Also, do frequent anti-virus and anti-malware scans. For that, you need a good but at the same time, light antivirus. Try one of the free ones: AVG or Avast or Comodo AV, or if you have some money, get Kaspersky or Nod32. Then do the scans from time to time. Some antivirus have a “Quick Scan” that will only check critical locations for virus. You can use that more often, but say, once a month, do a full scan. Just leave it there in the background. It may slow down your system greatly, so just put it before you go to bed or during another idle time.

Beware: Don’t install security software you don’t know about. There exists virus and malware that decoy as security software and will then nag you with spam and whatnot. They are known as rogue scanners.

Viruses and malware can eat up a lot of resources. Some are designed explicitly for this purpose. So better remove them fast before they cause any serious damage apart from just being annoyances.

6. Check your Power Plans

This tip seems simple, but a surprising number of people just don’t know what a “power plan” is. On default installs, there are 3 power plans: “Power Saving”, “Balanced” and “High Performance”. If you’re on a desktop PC or a wall-outlet-powered laptop, you can switch from the default “Balanced” to “High Performance” for a noticeable performance boost. If you’re on a laptop, you’ll have to reset the power plan to “Power Saving” otherwise, your battery will drain really fast.

If you’re on a laptop, you can find an icon in the tray area with a small battery and plug. Clicking once on it allows changing power plans.

If you’re on a desktop, or you can’t find that icon on a laptop, just follow this procedure:

Control Panel → Power Options → Select “High Performance”. The plan takes place immediately; there is no Ok button. You can also customize the different plans to suit your needs. Just click on “Change Plan Settings” then “Advanced Power Settings”. You can check out the different options. There may be different sets for laptops and desktops, such as CPU speed settings.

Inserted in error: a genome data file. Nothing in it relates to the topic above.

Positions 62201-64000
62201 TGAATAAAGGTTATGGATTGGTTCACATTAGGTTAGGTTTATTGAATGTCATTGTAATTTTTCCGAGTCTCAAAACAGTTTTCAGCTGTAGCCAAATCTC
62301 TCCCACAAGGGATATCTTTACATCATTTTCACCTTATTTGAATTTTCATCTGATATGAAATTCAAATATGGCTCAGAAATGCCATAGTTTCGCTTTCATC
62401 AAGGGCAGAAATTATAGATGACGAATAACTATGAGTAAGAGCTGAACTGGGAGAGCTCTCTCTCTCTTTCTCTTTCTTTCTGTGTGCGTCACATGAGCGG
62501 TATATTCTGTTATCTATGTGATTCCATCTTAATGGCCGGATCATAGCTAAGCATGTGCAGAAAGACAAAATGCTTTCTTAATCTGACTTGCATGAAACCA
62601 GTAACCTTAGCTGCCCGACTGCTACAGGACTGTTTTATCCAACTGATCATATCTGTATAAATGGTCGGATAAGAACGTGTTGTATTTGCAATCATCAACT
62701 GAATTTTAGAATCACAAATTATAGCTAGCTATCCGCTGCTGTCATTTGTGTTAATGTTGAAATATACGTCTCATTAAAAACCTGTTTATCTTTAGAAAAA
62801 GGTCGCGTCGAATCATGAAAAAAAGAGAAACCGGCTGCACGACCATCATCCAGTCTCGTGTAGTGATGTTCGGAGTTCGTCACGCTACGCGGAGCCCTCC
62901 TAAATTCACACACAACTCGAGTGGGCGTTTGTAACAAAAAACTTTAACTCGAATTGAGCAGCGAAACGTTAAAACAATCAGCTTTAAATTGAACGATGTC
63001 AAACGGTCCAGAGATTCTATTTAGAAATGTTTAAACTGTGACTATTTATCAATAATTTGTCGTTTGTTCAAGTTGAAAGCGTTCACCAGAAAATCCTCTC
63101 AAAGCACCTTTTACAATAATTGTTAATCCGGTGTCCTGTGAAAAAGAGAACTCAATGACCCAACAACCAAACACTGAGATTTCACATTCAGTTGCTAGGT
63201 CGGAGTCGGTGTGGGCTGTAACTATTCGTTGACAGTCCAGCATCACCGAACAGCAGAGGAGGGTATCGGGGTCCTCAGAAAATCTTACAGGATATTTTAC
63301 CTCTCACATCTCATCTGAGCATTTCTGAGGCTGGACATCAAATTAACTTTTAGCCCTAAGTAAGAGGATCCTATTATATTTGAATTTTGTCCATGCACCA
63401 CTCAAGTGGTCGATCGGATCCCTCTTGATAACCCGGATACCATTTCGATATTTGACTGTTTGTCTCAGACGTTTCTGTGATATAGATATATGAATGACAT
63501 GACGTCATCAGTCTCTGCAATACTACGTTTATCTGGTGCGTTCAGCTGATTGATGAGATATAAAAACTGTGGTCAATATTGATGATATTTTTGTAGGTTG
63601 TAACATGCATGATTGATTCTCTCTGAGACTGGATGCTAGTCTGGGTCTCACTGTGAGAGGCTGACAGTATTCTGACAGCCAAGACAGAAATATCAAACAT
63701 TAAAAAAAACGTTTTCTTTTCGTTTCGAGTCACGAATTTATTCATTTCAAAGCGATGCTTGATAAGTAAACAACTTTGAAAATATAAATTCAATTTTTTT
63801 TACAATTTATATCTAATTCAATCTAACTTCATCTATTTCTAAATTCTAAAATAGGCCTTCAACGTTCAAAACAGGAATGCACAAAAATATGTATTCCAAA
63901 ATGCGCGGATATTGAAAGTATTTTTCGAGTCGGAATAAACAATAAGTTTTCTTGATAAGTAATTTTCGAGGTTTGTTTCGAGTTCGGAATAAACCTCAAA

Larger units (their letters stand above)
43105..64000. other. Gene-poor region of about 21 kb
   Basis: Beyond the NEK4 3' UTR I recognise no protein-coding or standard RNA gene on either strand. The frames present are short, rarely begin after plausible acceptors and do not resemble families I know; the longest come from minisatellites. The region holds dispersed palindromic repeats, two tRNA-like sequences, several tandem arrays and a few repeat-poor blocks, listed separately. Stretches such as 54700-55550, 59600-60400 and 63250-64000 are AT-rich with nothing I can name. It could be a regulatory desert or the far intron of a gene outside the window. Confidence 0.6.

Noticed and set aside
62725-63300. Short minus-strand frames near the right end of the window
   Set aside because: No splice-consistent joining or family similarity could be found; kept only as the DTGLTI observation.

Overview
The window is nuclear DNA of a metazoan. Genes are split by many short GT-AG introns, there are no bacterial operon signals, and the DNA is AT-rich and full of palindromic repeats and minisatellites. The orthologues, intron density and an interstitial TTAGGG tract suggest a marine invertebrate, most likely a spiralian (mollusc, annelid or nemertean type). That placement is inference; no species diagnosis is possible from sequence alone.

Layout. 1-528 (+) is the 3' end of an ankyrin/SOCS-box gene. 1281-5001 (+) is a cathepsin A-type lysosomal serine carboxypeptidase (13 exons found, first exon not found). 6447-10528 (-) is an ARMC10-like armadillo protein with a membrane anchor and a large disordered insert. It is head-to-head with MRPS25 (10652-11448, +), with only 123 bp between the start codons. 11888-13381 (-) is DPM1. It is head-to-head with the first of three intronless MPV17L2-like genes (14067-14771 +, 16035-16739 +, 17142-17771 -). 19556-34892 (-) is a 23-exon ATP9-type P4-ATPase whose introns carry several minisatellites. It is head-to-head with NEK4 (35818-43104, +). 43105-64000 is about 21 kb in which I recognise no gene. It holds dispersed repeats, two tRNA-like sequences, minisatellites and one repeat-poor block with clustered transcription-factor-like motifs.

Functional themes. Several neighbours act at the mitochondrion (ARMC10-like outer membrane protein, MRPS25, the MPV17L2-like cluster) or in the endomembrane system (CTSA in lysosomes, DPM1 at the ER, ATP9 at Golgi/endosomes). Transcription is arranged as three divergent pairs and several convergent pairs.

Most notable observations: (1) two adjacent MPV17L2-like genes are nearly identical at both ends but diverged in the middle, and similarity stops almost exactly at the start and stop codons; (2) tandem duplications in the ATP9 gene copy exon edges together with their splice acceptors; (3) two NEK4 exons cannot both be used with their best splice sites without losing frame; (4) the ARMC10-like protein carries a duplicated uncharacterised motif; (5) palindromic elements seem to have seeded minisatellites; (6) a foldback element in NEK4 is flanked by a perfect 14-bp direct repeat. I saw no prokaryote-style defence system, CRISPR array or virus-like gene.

7. Free up disk space / Partition your disk

Freeing up disk space actually helps in optimizing your computer’s performance. Kind of strange, no? Not really. If you have a lot of files, your OS needs to search among these for the right one. File tables grow large. Large tables take time to search, even with an index. Even building an index takes time with lots of files. Antivirus and other scanning programs will take longer to complete. Your OS may not find enough space for virtual memory. In short, a lot of issues you don’t want to be worried about.

How can you free up disk space? Start with step #3.

Then, you can use CCleaner’s or Windows’ uninstaller (Control Panel → Programs and Features → Select a program → Right-click → Uninstall) to remove software which you no longer use. Be strict. If you haven’t used a program in a while, and probably won’t use it again soon, uninstall it. If you need it someday, you can always re-install it.

Finally, try to partition your disk. It’s quite complex and risky to do if you don’t know how to do it. So either check some guides online or have someone do it. It’s not difficult as such, but can really mess up your filesystem if you are not careful. You might even end up with a dead operating system that needs repair.